Should politicians block the entry of cricketers in the Mumbai Cricket Association’s biennial elections scheduled for June 17? It’s a question which should not be raised anymore since, by and large, cricketers - Test and first-class - have allied with politicians in some way to be part of groups.
There is no way to stop politicians from entering the fray because all they have to do is become associated with one of the 300-odd MCA-affiliated clubs and become a voter. Cricketers take the same route, so they are all part of the pie now.
Just like in 2013, there is no cricketer in contention for the top post which has incumbent president Sharad Pawar, current vice-presidents Vijay Patil & Ravi Savant and BJP politician Ashish Shelar in the fray. Vengsarkar was the last cricketer to challenge a politician the late Vilasrao Deshmukh in 2011 and the ex-India captain lost by 45 votes.
Being a cricket administrator, especially when it concerns a premier association like the MCA, provides power and a fair share of spotlight. But rarely do we find genuine work being done after the euphoria of winning posts dies down. Gone are the days when losing candidates still wanted to serve the game no matter how bitter the election battle was.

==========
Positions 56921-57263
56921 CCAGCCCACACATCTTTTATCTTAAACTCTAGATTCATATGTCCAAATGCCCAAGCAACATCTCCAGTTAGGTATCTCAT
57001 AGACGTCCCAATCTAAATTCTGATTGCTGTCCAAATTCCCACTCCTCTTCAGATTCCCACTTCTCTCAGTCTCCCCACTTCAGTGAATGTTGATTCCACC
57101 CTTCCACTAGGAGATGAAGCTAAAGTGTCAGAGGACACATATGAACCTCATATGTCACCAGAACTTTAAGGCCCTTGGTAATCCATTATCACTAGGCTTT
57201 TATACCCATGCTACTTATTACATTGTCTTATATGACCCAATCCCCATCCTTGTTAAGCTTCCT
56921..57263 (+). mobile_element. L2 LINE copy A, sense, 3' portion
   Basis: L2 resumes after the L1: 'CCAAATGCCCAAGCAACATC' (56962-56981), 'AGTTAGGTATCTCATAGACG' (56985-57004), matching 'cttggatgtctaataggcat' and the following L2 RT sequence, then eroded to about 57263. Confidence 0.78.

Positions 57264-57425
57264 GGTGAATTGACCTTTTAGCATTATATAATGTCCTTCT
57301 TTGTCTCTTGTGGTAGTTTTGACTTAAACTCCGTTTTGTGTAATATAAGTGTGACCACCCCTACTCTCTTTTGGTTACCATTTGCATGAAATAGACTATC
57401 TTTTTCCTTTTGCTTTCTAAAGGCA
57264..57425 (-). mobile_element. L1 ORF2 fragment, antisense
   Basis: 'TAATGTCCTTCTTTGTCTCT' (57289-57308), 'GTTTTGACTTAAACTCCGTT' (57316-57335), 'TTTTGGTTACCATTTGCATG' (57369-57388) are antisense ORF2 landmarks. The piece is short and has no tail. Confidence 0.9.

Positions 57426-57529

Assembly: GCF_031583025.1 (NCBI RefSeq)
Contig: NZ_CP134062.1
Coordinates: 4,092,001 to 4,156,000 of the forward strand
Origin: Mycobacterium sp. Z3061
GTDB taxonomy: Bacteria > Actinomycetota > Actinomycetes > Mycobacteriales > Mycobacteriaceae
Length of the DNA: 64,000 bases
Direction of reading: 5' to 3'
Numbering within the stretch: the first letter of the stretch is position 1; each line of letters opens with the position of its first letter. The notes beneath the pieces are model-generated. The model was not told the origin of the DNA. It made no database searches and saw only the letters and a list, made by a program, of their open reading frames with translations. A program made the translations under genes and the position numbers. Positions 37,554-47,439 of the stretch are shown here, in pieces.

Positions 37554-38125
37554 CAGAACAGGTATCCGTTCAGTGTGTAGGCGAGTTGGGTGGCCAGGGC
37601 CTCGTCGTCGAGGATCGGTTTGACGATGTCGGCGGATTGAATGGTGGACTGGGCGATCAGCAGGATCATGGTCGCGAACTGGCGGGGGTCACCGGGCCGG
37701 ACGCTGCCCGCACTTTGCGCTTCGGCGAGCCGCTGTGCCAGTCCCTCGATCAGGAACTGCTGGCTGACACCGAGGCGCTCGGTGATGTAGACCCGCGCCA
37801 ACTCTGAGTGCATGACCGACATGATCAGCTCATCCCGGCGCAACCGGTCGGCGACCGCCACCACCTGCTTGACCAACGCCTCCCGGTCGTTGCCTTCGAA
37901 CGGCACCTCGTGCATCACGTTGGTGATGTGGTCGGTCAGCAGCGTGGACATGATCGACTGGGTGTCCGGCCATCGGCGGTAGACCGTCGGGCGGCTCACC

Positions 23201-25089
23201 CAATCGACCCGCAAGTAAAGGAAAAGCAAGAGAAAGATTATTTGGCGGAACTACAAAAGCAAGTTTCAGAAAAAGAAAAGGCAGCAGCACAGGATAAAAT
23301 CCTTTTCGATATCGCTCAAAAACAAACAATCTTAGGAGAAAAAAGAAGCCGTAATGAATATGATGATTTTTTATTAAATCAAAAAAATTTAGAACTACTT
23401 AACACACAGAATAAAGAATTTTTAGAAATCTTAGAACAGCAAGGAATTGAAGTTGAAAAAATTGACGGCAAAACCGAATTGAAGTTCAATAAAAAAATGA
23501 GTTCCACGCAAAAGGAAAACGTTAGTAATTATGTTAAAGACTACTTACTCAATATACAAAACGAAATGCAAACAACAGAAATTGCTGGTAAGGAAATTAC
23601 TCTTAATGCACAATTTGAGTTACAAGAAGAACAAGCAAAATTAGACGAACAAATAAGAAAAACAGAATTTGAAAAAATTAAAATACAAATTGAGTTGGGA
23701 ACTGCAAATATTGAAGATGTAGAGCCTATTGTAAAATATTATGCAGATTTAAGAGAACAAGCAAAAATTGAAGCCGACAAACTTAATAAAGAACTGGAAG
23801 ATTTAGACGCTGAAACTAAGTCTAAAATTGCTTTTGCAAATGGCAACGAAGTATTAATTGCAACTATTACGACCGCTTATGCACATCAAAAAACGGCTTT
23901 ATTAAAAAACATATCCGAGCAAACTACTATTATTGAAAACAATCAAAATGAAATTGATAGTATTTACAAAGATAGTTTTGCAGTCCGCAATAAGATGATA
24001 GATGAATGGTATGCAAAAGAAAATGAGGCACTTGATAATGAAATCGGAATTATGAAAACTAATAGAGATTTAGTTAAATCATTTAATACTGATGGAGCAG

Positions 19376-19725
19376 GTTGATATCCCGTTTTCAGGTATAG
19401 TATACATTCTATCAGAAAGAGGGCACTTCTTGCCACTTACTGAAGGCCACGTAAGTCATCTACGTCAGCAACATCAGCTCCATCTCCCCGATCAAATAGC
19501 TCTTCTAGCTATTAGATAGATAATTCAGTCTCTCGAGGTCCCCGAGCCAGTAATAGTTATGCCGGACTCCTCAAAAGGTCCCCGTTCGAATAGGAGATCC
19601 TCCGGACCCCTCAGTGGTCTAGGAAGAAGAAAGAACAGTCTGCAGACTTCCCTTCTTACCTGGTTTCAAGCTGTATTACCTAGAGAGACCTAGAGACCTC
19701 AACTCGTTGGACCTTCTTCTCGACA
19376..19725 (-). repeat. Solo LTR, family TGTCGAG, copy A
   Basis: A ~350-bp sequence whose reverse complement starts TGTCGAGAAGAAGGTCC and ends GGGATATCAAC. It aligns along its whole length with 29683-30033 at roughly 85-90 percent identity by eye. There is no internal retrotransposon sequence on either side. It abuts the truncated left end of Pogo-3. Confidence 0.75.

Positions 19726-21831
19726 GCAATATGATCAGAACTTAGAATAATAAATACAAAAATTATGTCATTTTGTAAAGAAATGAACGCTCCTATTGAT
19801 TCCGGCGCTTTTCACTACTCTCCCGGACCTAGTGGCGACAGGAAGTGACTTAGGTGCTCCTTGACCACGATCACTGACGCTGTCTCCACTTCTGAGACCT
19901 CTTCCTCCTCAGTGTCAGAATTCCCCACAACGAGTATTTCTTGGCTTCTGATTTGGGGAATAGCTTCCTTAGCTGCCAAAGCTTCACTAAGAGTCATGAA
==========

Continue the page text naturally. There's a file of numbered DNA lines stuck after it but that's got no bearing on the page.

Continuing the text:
Not for a moment are we suggesting that Mumbai cricket was Utopia. But it was better managed. Certainly, club cricket, which was such a wholesome supply line of cricketing talent, was far better run.
Recently, the MCA announced a talent hunt scheme involving tennis ball bowlers. There is no official word from the association as to who they identified from the camps at Thane, Vasai and Bhiwandi and what will be the next course of action. That apart, no announcement has been made for trials involving tennis ball bowlers from the city a prime example of incomplete work. These blunders are too palpable to ignore.
In many ways, this is just another election. We would be happy to be proved wrong.